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November 29, 1913


JAMA. 1913;61(22):1965-1966. doi:10.1001/jama.1913.04350230019007

My excuse for taking up any of your time is that I am appointed chairman of this section, and it seems to be one of the duties of the chairman to open the session with a few remarks. I can assure you that nothing that is of interest to general hospitals is foreign to my sympathy.

This section was formed, as most of you know, last year, and if its work shall prove to be of benefit to the general hospitals, it will grow and have its excuse for existing.

The general hospital is becoming an important factor in most communities, not only of this country, but also of the civilized world. It is almost startling to see what has been accomplished in the multiplication of these hospitals during the last few years.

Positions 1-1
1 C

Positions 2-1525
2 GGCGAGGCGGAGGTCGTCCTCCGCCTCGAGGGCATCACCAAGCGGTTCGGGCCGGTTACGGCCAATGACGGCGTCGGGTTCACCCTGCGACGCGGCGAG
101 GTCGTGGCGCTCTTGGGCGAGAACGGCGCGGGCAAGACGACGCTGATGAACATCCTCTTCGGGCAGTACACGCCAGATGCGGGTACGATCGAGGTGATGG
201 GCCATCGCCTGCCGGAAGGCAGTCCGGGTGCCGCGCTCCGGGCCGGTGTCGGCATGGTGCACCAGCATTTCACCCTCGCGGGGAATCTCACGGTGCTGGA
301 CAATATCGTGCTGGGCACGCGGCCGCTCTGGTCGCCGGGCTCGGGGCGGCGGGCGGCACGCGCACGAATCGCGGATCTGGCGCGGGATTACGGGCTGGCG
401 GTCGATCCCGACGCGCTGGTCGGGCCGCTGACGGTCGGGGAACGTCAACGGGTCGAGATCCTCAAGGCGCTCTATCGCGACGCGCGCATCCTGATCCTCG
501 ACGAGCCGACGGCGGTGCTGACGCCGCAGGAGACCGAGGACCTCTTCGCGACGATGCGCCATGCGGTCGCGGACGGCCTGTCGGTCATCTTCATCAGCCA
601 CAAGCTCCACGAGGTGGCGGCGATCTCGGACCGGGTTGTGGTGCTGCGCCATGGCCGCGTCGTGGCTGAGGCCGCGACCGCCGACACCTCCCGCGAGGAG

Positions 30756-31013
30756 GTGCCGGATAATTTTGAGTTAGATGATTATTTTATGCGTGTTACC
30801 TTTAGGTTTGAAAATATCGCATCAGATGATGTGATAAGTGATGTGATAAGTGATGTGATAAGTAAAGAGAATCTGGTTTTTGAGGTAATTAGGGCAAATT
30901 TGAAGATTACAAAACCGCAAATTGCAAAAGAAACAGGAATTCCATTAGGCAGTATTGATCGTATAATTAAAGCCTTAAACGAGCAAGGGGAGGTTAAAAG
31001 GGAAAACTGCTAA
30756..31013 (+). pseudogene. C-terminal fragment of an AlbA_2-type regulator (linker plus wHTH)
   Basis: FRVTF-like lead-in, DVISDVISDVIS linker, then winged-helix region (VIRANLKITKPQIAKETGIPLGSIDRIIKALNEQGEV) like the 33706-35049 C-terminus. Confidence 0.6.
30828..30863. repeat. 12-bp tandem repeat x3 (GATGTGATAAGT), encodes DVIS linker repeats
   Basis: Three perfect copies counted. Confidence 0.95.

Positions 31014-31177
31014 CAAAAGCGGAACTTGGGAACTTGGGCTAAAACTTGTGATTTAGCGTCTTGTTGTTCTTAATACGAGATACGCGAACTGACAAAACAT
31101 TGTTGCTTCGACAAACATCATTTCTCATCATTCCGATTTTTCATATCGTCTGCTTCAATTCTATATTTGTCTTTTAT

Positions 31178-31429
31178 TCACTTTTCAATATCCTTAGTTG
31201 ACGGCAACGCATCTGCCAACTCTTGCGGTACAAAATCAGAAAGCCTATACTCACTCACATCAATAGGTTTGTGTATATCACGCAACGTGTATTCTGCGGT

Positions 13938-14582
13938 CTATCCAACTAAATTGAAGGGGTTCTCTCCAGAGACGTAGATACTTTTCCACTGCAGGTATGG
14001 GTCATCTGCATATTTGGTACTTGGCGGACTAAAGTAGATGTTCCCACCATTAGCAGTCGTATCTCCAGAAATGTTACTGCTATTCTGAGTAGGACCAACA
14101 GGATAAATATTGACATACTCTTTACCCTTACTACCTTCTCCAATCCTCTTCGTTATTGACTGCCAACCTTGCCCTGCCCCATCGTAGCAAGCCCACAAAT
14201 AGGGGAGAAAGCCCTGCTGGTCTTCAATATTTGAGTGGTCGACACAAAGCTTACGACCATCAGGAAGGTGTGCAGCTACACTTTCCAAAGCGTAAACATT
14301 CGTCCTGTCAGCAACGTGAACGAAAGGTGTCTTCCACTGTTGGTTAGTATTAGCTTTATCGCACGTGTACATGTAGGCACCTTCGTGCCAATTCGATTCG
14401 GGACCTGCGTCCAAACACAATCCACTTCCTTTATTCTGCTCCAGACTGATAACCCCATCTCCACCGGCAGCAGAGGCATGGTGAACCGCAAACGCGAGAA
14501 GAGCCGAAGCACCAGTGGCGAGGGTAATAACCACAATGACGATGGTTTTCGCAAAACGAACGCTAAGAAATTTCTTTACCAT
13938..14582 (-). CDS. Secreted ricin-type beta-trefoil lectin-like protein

The first hospitals in this country were the New York Hospital, the Pennsylvania Hospital and the Massachusetts

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